If you offer that bit of flavor, that window into the game-world, while explaining this seemingly arbitrary exception, more players will understand and remember it. You can reiterate how things work as they come up in the game and then explain the little details and exceptions. You can also advance a chain by picking up the unit at the start of the chain and placing it at the end, but that breaks the chain from the base which means you can’t buy new tiles at the end of that chain unless it’s reconnected to your base. Choose one of your units and decide which of its attack dice you’re rolling against the enemy units its touching. And certainly doesn’t qualify as putting your best foot forward when trying to impress a publisher. Each turn, you’re evaluating whether you’d rather pass on a card or suck it up and take it now to improve your future standing. Most people need hands-on practice to internalize a concept, and most need some amount of repetition of explanation. They have a cost to build and you can only build a tile if it fits against a piece you already have.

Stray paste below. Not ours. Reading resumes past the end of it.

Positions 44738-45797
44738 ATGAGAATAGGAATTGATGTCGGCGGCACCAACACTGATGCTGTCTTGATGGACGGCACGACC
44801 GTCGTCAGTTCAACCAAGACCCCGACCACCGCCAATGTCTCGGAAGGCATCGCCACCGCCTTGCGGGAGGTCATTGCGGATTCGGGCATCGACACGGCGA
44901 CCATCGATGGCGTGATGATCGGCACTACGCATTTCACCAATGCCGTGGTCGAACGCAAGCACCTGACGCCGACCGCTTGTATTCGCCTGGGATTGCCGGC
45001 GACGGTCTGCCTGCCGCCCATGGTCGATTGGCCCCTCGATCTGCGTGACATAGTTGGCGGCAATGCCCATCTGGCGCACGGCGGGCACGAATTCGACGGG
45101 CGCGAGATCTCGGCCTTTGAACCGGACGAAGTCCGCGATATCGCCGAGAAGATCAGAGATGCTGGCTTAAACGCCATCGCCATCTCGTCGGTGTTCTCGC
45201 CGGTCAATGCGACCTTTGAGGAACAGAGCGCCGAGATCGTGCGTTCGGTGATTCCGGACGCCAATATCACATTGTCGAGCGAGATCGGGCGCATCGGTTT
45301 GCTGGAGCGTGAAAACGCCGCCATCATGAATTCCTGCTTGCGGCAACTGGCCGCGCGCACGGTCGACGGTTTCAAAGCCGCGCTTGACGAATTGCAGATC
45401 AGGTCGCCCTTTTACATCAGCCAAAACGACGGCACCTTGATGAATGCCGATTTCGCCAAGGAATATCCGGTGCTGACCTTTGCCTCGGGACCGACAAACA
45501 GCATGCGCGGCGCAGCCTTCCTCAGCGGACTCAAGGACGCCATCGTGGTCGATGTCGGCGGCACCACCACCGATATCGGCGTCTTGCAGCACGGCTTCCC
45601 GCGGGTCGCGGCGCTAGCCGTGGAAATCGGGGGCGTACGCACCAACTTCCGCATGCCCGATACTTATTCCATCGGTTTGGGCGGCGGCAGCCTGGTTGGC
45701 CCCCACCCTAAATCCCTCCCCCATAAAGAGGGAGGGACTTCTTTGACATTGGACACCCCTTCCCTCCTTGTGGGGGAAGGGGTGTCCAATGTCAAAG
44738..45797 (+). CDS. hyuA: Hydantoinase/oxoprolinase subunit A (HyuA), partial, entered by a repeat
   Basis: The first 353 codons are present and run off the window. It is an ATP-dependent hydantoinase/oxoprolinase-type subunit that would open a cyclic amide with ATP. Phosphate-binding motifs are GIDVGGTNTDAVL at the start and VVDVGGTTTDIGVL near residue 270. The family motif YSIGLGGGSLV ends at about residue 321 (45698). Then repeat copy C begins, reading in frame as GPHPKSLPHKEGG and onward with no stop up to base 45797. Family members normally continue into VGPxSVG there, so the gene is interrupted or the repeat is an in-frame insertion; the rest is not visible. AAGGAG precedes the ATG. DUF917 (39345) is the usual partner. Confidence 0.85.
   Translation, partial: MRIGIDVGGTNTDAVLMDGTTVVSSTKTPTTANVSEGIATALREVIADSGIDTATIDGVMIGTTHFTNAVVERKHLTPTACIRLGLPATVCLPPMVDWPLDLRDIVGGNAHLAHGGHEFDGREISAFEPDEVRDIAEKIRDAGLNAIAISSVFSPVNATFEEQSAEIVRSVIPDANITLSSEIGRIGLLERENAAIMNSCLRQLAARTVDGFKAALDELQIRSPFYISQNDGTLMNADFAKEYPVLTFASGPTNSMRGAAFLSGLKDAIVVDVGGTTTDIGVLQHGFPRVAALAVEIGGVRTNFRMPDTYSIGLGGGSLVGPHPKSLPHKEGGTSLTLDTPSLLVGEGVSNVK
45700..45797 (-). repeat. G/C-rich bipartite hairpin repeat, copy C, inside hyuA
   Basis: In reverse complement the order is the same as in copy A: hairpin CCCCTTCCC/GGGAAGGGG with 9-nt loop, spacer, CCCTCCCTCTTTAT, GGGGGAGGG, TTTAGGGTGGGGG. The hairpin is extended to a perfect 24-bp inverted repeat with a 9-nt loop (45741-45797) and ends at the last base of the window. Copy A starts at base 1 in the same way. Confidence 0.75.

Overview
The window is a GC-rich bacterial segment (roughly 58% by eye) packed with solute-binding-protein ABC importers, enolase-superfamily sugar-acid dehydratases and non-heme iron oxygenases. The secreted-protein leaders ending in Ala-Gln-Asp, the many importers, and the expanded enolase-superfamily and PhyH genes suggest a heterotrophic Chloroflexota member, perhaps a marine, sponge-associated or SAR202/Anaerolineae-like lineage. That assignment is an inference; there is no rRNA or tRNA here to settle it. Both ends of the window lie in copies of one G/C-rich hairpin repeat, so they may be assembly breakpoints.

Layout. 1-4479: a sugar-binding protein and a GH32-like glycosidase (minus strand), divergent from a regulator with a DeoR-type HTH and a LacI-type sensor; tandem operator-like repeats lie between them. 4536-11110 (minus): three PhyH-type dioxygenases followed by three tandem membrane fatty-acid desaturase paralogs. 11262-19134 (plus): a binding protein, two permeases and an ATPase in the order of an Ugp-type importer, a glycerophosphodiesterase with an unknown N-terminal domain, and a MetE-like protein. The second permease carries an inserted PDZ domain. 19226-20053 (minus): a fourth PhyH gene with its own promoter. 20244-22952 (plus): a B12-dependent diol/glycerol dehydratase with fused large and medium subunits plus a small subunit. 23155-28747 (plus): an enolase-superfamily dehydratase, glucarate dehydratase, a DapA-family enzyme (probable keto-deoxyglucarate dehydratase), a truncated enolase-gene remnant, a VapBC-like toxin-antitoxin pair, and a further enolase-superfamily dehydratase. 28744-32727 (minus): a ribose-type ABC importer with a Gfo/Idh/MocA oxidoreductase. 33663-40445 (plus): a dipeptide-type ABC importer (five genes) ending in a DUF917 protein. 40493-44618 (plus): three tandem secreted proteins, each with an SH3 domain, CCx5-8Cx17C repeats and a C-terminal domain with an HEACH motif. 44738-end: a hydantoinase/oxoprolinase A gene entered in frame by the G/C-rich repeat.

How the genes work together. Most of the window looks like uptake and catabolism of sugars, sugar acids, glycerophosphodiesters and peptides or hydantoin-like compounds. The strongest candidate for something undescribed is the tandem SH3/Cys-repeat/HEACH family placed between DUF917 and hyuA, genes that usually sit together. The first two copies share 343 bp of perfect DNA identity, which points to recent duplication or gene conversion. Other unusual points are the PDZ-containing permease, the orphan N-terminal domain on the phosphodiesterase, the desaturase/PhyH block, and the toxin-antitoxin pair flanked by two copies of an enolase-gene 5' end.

In essence, “You’re bidding not to take numbers…” but that statement only makes sense now that you’ve got the big picture. These worker units will help you gather resources from these natural resource areas, so that you can build your army and conquer the planet.



Acoustic piano jazz radio
Sheet music for my heart will go on for piano with letters


Comments to «Video teaching how to play piano»

  1. Ronaldinio writes:
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  4. Inda_Club writes:
    Pianos have varied pre-put in tempo.